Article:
Soulive

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the_bird said:
That's a LOT of Carapils, especially combined with a high-ish mash temp.

I've never really felt the need to use a lot of Carapils. Basically, it adds unfermentable dextrines to add body and head retention. You can have more long-chain dextrines by keeping your mash temp high (like you have, at 155°). I'd wager that the combination of the 10% carapils and the high mash temp is resulting in a wort with a lot of unfermentable sugars. Drop the Carapils (or maybe keep a half-pound or so), drop the mash temp to 152° (dependant on recipe, of course), and you'll pick up some attenuation.
+1...I have never used that much Carapils. Recently I haven't been using any, but I used to only use about 1/2lb in the past...
 

Beerthoven

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I don't use Carapils at all. I think it was developed for use by large breweries who cannot easily change their mash temps to achieve higher body. Seems like an unnecessary cheat for homebrewers.
 

Evan!

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Beerthoven said:
I don't use Carapils at all. I think it was developed for use by large breweries who cannot easily change their mash temps to achieve higher body. Seems like an unnecessary cheat for homebrewers.
It's not really cheating, it's about control. I've never found the difference between 149 and 155 to be all that reliable, but the inclusion or lack thereof of carapils is. To each his own, though...maybe I'm the Roger Clemens of homebrewing, but I like to use carapils. :D
 

the_bird

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I don't really think of Carapils as cheating, per se - no more than using melanoidin malt in lieu of doing a decoction is cheating. Just, if you're going to mash for low fermentability (i.e. high temp), you don't want to be ALSO using a malt used to decrease fermentability. I think a lot of people just throw Carapils in their recipes by default, without really thinking about it; it doesn't belong in an IPA (IMHO), for example, yet I see it there all the time.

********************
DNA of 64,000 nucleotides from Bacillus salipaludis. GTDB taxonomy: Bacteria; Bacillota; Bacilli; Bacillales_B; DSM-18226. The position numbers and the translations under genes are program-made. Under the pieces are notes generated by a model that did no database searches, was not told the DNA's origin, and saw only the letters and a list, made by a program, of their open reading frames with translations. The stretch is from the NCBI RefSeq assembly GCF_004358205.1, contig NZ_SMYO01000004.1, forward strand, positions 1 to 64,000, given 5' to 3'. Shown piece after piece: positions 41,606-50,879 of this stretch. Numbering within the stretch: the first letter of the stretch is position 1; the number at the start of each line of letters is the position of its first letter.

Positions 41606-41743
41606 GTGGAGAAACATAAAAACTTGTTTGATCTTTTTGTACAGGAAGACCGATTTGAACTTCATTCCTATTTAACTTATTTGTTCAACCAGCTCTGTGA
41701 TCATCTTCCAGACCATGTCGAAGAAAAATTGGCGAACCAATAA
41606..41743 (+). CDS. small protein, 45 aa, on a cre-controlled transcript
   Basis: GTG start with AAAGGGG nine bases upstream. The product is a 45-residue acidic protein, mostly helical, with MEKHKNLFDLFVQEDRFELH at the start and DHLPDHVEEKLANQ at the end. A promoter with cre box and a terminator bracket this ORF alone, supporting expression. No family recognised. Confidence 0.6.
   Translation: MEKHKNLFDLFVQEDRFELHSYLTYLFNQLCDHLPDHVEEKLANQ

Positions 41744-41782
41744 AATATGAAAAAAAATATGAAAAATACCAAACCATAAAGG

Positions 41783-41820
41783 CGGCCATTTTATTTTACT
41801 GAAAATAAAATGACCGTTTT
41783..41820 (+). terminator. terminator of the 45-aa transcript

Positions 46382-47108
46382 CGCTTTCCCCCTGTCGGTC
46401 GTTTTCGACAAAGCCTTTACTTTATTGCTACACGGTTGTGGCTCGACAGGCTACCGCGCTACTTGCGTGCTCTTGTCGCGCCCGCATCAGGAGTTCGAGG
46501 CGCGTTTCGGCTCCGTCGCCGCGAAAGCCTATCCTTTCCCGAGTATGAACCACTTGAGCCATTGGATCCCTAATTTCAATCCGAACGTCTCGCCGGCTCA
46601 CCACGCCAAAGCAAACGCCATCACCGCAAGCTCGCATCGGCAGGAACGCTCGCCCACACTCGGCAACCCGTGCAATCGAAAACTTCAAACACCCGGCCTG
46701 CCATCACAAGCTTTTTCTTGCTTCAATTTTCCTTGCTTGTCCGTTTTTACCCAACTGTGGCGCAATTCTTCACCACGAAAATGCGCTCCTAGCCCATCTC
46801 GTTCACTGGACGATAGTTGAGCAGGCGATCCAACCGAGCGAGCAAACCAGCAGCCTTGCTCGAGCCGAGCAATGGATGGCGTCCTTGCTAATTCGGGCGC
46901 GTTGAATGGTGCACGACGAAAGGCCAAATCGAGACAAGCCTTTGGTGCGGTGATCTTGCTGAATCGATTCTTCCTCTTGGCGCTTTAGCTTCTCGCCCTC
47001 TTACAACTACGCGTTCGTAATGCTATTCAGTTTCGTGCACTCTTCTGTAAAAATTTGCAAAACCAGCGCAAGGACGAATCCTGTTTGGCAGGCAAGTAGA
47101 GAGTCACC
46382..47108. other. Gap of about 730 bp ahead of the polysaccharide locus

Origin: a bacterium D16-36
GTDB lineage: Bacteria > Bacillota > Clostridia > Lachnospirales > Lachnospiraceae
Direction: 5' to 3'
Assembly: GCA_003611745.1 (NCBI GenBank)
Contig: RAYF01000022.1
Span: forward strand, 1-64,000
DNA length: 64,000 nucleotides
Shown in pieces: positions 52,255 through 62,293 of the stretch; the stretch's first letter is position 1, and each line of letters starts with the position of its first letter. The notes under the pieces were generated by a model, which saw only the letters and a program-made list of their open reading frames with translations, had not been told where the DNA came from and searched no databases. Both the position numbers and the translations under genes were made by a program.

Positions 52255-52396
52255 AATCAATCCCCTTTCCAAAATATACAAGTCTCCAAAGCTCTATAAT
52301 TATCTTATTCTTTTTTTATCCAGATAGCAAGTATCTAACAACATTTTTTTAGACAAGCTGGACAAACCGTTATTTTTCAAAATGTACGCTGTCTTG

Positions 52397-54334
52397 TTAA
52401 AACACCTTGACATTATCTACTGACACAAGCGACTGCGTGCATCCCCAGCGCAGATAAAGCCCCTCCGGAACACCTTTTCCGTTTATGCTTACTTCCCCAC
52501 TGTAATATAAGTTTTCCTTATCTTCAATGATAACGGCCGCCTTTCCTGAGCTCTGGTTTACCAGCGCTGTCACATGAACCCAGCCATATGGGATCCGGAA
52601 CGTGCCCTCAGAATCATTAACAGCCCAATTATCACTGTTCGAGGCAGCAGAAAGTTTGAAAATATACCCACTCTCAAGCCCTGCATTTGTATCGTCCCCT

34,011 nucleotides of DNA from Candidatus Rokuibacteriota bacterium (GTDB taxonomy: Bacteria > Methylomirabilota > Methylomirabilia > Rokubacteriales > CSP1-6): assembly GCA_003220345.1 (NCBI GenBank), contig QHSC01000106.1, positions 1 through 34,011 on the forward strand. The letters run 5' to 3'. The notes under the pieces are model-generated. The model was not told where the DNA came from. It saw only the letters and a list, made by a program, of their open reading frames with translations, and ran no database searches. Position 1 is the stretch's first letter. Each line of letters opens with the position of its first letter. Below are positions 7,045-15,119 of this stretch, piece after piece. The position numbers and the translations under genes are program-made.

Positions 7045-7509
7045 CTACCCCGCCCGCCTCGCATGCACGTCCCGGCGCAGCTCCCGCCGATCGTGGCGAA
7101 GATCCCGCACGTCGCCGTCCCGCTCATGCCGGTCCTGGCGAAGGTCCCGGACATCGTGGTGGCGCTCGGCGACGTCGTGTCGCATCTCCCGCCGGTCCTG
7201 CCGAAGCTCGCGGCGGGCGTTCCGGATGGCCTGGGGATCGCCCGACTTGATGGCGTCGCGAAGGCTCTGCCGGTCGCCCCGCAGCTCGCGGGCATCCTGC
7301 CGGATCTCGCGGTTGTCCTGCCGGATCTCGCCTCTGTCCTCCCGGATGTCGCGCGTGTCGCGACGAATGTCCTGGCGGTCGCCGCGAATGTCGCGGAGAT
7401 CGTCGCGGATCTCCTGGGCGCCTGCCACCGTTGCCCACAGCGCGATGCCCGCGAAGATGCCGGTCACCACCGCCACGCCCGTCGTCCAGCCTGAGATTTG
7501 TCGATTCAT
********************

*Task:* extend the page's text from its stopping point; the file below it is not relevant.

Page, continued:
Brewsmith

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I agree with bird on the carapils in the recipe, and it's use in general. Between the carapils, the flaked barley and the high mash temp, there's going to be tons of unfermentables in that beer. Before you go adding carapils in recipes, play with the mash temperature.
 

jdoiv

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yeah, it looks like you have about 23% of your grist in crystal malts and carapils. 70+% of the sugars from those are not going to get fermented. This will leave you with a high finishing gravity. You could try counteracting by mashing lower, say 144 or so, or as others have mentioned cutting back on the carapils/crystal malts. An oxygen system would help some as well.
 
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Kayos

Kayos

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Ok, food for thought on the Carapils. This was the same recipe as Flanagan's Stout, but I was trying for a higher ABV, so I upped everything keeping the ingredient %'s the same.
 

Brewsmith

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When going higher in gravity, the body is going to increase anyways by having more unfermentables in the wort, even from the base malt. The extra carapils isn't necessary. Also, a higher mash temp on a big beer can leave extra long chain sugars that also leave the beer thick and sweet. When going higher gravity, you generally want as much fermentability as possible so that it is not cloying.
 
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Kayos

Kayos

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I was only at 1.054 SG. Would you consider that a "big" beer? I think I get it on the Carapils and other unfermentables. I was just trying to keep the % the same thinking it would work out, but what you say makes sense. AG is really intriguing and this is a great reason why!